Tribune, used under limited licence”.
General notes about Rights: Any rights granted to PBROTRIB or the Rights Holder under this Charter shall survive termination of the Contract for any reason. Rights Holder Promises The Rights Holder promises: that it owns the Contribution and / or is (and will continue to be) authorised to grant the rights to PBROTRIB; nothing in the Contribution is blasphemous, discriminatory, defamatory, untrue, misleading or unlawful; that the Contribution complies with the NUJ Code of Professional Conduct and the Independent
Press Standards Organisations Editors’ regulations and Code of Practice; the Contribution does not contain any virus, Trojan horse, hidden computer software or similar; the Contribution does not infringe the intellectual property rights of any third party; where the Contribution contains Personal Data, all
the necessary consents in compliance with the Data Protection Act 1998 have been obtained; where the Contribution contains images of children under the age of 16, written parental consent has been obtained and can be provided on request; and maintain and comply with, at all times, the highest ethical standards in the preparation, creation and delivery of the Contribution.
Complaints In the event that a complaint is raised in relation to a Contribution, the Rights Holder agrees to co-operate fully with any internal or external investigation or process. Status. The Rights Holder is an independent contractor and nothing in the Charter shall render the Rights Holder an employee, worker,
agent or partner of PBROTRIB. The Rights Holder is responsible for any taxes/national insurance payable in relation to any services provided under the Charter.
Indemnity The Rights Holder shall keep PBROTRIB indemnified in full against all loss incurred or paid by PBROTRIB as a result of or in connection with any claim made against PBROTRIB by a third party:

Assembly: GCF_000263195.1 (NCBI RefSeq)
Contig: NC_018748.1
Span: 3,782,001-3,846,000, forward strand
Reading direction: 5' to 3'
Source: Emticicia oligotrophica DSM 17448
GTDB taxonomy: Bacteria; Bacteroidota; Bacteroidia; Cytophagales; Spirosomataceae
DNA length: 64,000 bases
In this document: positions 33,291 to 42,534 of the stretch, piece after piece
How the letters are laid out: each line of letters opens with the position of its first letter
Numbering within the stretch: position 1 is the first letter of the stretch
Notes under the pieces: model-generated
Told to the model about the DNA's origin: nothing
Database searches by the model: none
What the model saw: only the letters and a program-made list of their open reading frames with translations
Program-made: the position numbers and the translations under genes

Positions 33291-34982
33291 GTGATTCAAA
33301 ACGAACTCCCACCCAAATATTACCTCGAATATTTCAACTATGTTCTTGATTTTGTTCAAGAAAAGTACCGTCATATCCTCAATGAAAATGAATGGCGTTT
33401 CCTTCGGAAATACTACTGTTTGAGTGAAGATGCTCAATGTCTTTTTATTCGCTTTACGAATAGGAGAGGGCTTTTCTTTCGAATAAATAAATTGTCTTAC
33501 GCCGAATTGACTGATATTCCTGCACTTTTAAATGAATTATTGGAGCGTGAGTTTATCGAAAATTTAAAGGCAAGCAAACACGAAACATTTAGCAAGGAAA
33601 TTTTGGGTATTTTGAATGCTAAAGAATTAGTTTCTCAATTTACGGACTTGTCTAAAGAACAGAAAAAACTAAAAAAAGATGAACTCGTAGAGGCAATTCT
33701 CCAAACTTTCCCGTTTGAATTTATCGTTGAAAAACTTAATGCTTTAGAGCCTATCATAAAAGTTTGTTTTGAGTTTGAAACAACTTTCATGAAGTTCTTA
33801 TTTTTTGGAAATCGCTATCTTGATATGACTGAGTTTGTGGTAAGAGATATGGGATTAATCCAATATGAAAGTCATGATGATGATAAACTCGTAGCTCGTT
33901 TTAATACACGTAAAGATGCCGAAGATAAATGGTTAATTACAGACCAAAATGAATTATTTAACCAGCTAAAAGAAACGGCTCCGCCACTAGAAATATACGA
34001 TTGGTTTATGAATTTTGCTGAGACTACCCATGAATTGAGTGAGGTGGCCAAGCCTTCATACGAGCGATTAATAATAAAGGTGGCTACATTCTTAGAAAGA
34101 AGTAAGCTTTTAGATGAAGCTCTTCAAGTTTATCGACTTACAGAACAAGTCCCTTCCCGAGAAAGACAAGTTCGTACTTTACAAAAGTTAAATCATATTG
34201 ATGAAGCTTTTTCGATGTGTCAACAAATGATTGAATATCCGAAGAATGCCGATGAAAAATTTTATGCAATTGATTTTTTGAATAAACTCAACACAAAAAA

arising out of, or in connection with the Contribution, to the extent that such claim arises out of the breach of this or any terms of this Charter (including any Special Terms); and for actual or alleged infringement of a third party's intellectual property rights arising out of, or in connection with the use of the Contribution except in so far as the claim arises as a result of changes made by PBROTRIB or a breach of the Licence by PBROTRIB.
Variation of the Charter No variation of any term of this Charter will be effective, unless it is set out in writing (letter, fax or email) and signed by
a relevant authorised representative of PBROTRIB. If you wish to submit a Contribution and are unable to agree with the terms of this Charter or if you
have any questions regarding this Charter, please contact a relevant authorised representative of the PBROTRIB publication.
Problems & Disputes In the event of a problem or dispute in relation to a Licence and/or in connection with this Charter, in the first instance the Rights Holder and the Editor will look to resolve the dispute amicably. Application of the Charter Unless otherwise agreed, this Charter shall be interpreted in accordance with the laws of England and Wales and English courts will have exclusive jurisdiction